SMK Bukit Baru, Malacca Malaysia...Gamelan & Caklempong Competition 2009-Champions. Bravo!
In Javanese mythology the gamelan was created by Sang Hyang Guru in Saka era 167 (c. AD 230) the god who ruled as king of all Java from a palace on the Maendra mountains in Medangkamulan (now Mount Lawu). He needed a signal to summon the gods and thus invented the gong. For more complex messages he invented two other Gongs thus forming the original gamelan set.
'Misi Nggak Mungkin' by Djaduk Ferianto & Trie Utami, Groovy I'm lovin' it.. Syabas!
The varieties are generally grouped geographically with the principal division between the styles favored by the Balinese Javanese and Sundanese peoples. Sundanese gamelan is often associated with Gamelan Degunga Sundanese musical ensemble that utilises a subset of modified gamelan instruments with a particular mode of pelog scale. Balinese gamelan is often associated with the virtuosity and rapid changes of tempo and dynamics of Gamelan gong kebyarits best-known style. Other popular Balinese styles include Gamelan and kecak also known as the "monkey chant." Javanese gamelan was largely dominated by the courts of the 19th century central Javanese ruler seach with its own style but overall is known for a slower more meditative style than that of Bali.
Outside of the main core on Java and Bali gamelans have spread through migration and cultural interest new styles sometimes resulting as well. Malay gamelans are designed in ways that are similar to the Javanese gamelan except they lack most of the elaborating instruments and are tuned in a near-equidistant slendro often using a western Bb or C as a tuning basis. Javanese emigrants to Suriname play gamelan in a style close to that found in Central Javanese villages. Gamelan is also related to the Filipino kulintang ensemble. There is also a wide variety of gamelan in the West including both traditional and experimental ensembles.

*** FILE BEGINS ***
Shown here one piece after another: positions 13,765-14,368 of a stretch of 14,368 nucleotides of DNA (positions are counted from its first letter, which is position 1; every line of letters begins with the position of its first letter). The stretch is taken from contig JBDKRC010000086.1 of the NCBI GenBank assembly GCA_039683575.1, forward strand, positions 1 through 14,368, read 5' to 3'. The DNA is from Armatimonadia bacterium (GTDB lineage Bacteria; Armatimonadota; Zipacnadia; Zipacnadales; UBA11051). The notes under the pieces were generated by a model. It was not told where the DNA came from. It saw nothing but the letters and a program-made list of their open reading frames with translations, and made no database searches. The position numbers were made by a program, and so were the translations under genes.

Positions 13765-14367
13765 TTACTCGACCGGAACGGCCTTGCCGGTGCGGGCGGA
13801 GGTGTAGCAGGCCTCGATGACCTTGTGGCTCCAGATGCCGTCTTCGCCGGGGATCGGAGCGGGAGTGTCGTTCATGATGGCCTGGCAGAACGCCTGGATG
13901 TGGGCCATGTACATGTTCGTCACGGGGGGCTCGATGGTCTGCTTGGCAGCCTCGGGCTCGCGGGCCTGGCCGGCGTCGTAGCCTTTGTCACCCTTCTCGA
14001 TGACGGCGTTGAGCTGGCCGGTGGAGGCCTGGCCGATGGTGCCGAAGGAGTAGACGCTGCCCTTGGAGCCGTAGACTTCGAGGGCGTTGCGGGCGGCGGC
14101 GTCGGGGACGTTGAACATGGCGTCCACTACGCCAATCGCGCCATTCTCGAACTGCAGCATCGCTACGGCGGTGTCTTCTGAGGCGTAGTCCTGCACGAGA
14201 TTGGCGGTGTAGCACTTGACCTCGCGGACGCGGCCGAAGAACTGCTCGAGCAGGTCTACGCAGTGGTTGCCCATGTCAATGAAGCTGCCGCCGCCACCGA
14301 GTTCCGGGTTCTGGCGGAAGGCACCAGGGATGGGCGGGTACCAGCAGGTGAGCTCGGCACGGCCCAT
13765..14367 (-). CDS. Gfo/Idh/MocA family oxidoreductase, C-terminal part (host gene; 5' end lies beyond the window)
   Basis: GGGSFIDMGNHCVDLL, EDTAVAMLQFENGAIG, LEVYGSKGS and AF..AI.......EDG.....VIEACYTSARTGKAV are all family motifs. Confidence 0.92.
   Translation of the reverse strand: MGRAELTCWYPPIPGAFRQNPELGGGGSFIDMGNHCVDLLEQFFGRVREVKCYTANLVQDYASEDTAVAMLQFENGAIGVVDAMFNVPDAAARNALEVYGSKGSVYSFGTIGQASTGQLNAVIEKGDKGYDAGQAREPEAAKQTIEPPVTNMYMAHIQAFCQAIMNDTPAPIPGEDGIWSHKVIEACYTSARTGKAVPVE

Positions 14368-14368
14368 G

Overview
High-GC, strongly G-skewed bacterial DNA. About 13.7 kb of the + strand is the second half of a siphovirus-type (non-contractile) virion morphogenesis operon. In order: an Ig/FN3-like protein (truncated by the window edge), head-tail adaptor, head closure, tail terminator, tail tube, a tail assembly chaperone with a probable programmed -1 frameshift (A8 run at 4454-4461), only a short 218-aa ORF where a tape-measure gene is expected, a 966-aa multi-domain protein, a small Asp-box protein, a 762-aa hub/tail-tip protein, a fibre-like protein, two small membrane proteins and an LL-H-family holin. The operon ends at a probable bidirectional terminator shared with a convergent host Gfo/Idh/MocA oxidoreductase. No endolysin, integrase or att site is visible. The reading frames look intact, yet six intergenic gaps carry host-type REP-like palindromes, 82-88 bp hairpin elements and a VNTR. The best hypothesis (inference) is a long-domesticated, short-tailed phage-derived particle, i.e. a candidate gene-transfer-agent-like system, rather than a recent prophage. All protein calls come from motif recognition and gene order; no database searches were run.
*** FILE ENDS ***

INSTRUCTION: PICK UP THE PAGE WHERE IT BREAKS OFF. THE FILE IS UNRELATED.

The gamelan has been appreciated by several western composers of classical music most famously Claude Debussy who heard a Javanese gamelan play at the Paris Exposition of 1889 (World's Fair). (The gamelan Debussy heard was in the slendro scale and was played by Central Javanese musicians). Despite his enthusiasm direct citations of gamelan scales melodies rhythms or ensemble textures have not been located in any of Debussy's own compositions. However the equal-tempered whole tone scale appears in his music of this time and afterward and a Javanese gamelan-like heterophonic texture is emulated on occasion particularly in "Pagodes" from Estampes (solo piano 1903) in which the great gong's cyclic punctuation is symbolized by a prominent perfect fifth. [wikipedia]
Friday, September 4, 2009
The Yoshida Kyōdai (吉田兄弟) are Japanese musicians and have released several albums under the Domo Records internationally as the Yoshida Brothers. Ryōichirō Yoshida (吉田 良一郎 , born 26 July 1977) and Ken'ichi Yoshida (吉田 健一 , born 16 December 1979) were born in Noboribetsu in Hokkaidō Prefecture, Japan. The two brothers have played the shamisen from a very young age. They both began to study and play the shamisen from five years of age under Koka Adachi, learning the Minyō-shamisen style; from about 1989 they studied the Tsugaru-jamisen style under Takashi Sasaki.
They are a pair of brothers and performers of the traditional Japanese music style of Tsugaru-jamisen which originated in northern Japan. They debuted in 1999 in Japan as a duo playing the shamisen. Their first album sold over 100,000 copies and made them minor celebrities in Japan, a fact that surprised the Yoshida Brothers themselves. They have since attracted an international audience.
The commercials for the Nintendo's Wii video game console that began airing in North America in November 2006 feature the Yoshida Brothers song, "Kodo (Inside the Sun Remix)
Their music has been a fusion of the rapid and percussive Tsugaru-jamisen style along with Western and other regional musical influences. In addition to performing songs that are only on the shamisen, they also use modern instruments such as drums and synthesizers. [wikipedia]